Category Archives: career change

Job Journey: Interviewing Ad Infinitum

We always hear about the neighbor who got a job with a handshake. You know the one. He was in the line at Starbucks and got talking with the guy in front of him. One thing leads to another and the next thing you know, he is starting his new gig.

That mostly happens in the movies.

It can happen in real life but it takes a lot longer than the story makes it seem.

Very few companies make hiring decisions after one interview. In fact, very few seem to make them after three interviews.

There are two things at play here. One is making sure that the work group supports the hire. It’s a lot easier to onboard successfully if a bunch of people gave you a thumbs up. On the other hand, if you don’t work out, the finger pointing is not at one person but at the whole group.

The other reason for multiple interviews is to make sure that the best candidate is chosen for the role. The theory here is that the first interview is a series of get-to-know-you session with a larger group of candidates. That group gets narrowed down to a “short list” of candidates. They are presented to the hiring managers for review. Generally, they fit the skills, experience and compensation.

The hiring manager whittles that group down to a small group of two or three. At this point, any of the candidates could do the role. The conversation is to determine who would bring the best of the other necessary qualities: fit, energy, relationship building and so on. That conversation is usually with a Director or Vice President, someone who is one or two levels above the hiring manager. This is where things get pretty serious. The company will make a choice and there is no second place award.

Each of these stages require similar preparation. Review the interviewer’s profile. Where do they fit in the company? How do they relate to the role you are considering?

They will surely ask you many of the same questions as others before. Make sure you sound just as fresh and energetic at each stage. The people at the second and third stage are meeting you for the first time and as you go up the food chain, those first impressions really count.

Bring plenty of your own questions as well. Senior level managers want to know that you have done your homework and have a genuine interest and curiosity about the business.

Finally, book your haircut appointments for the next six months. That way you will always be fresh and ready on the outside as well as the inside.

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Filed under career change, Interview, Job Search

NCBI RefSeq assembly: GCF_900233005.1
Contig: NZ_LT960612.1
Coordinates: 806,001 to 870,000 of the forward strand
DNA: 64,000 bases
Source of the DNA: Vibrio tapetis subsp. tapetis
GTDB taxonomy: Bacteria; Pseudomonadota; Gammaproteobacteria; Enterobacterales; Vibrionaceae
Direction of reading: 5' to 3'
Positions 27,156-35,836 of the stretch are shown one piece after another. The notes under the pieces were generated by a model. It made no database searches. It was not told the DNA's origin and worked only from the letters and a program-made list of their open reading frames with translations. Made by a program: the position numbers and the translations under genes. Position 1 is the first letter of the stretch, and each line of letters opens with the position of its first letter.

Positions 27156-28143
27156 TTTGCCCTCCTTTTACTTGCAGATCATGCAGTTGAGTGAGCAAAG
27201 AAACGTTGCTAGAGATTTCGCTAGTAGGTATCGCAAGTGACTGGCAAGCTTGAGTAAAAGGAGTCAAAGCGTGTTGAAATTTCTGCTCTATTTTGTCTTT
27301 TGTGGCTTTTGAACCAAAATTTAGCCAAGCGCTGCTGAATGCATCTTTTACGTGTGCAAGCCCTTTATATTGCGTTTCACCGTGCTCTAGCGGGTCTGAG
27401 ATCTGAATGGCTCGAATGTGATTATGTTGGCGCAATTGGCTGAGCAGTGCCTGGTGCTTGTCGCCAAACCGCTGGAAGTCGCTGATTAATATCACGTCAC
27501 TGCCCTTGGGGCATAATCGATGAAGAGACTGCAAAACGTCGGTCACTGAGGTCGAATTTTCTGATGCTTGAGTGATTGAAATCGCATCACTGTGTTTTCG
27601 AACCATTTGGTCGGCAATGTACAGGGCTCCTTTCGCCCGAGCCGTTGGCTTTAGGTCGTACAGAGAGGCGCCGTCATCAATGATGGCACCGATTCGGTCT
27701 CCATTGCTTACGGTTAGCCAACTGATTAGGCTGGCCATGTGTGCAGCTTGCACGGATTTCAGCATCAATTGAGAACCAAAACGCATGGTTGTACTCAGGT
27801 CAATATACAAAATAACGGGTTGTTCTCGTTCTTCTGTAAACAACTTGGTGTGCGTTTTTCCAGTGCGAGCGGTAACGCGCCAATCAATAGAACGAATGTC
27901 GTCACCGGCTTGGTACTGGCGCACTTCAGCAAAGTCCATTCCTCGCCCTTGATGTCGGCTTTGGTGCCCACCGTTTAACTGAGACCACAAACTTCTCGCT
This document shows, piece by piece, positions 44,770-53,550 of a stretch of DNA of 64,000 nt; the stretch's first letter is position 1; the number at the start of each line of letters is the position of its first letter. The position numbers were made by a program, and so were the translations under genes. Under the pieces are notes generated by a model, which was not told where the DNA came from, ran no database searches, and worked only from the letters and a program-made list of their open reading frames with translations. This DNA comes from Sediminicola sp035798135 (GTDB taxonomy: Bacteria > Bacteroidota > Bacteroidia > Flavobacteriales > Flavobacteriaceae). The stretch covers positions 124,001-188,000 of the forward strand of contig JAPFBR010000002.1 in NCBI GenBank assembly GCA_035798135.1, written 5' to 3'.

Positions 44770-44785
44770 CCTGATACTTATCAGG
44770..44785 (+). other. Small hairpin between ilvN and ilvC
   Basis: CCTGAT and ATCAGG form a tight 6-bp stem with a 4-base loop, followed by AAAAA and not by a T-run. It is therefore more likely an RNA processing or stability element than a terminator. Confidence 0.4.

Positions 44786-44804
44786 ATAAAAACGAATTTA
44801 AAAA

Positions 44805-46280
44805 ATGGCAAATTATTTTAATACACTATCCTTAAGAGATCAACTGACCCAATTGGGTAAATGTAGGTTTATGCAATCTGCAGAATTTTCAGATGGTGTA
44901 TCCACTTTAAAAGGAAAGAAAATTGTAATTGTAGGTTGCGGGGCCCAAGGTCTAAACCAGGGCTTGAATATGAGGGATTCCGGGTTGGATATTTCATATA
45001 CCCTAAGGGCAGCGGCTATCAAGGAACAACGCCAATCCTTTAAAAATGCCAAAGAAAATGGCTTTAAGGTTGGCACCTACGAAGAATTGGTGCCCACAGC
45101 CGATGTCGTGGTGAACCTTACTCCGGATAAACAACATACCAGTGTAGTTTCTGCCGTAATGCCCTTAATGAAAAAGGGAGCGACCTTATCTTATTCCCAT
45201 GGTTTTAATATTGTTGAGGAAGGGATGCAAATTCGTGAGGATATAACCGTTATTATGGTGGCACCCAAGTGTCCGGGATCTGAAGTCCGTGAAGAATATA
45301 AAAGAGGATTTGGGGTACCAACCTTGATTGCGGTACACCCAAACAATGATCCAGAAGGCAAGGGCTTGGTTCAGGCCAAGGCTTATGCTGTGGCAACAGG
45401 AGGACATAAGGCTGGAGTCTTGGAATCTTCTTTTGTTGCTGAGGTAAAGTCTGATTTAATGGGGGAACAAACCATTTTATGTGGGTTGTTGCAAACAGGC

Job Journey: Tips for a Panel Interview

It can be common, especially for senior level roles, to have one of the selection stages be a panel interview.

Initially, it can feel intimidating but it can be very constructive and useful. It provides a really efficient way to meet a cross section of people from the organization. You can think of it just like any other meeting where you would research, prepare and present.

Find out as much as you can before the interview. It’s helpful if you know the names and titles of who will be sitting on the panel. That will give you some insight into the types of concerns they may have. You can check on LinkedIn or look for corporate bios.

Make sure you have a strong introduction statement. Once you all get past commenting on the weather, someone will inevitably ask you to talk a bit about yourself. You need a well practiced summary that illustrates two things. What you have done and why you are there.

Bring a pad of paper and a pen. When the panel members get introduced, make note of their names. That way, when you respond to a question, you can use their name.

Bring questions of your own as well. There probably won’t be time for many but you really seal the impression you have made with a well chosen and thoughtful question.

When the panel stands up, that’s your cue to stand as well. Shake each person’s hand and thank them for their time.

Head on out and get working on those thank you notes!

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Job Journey: Interview Questions You Should Ask

You are sitting with the hiring manager.  It has been a great conversation.  You have answered all the interview questions with aplomb.  You have provided colourful examples of your work and experience.

In other words: you are rocking the interview.

Then the manager says “Do you have any questions for me?”

And you say “No, you have covered everything.  I’m good.”

Boom!  You blew it!

There are always questions.  You cannot possibly know everything at the end of an interview.  It will look like you are not really serious about the job and not really much of a thinker if you don’t have a few questions of your own.

Your questions can focus on the team, the manager or the company.

  • How would you describe the culture of the team I would be joining?
  • Based on your experience, what are the personality types that succeed here?
  • How serious is your competition?
  • Are there a lot of development opportunities?

Or the classic:  what would success look like in six months?  I don’t love this one but it is effective in providing good insight into what the manager is looking for down the road.

There are a myriad of choices.  Prepare five or six questions on your note pad.  Look down the list to see what has not been covered in the conversation and lay it out there.

This gives you a chance to turn the tables to see how the interviewer reacts as well as the opportunity to learn more about the inner workings of the organization.

Make sure your interview preparation includes developing your own interview questions.  You never know what you will learn.

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Job Journey: What if a Recruiter Calls? 

Answer the damn phone!  Just kidding…..you don’t have to pick up the phone if you don’t have time at that moment or your boss is in your office.

But it might be worth listening to their voice mail or checking your inbox (mail or LinkedIn) to see what they have to say.

Frequently, companies partner with third party recruiters to do the initial screening of the applicants for a role.  So that recruiter might be calling about something you actually applied for.  You would not want to miss that.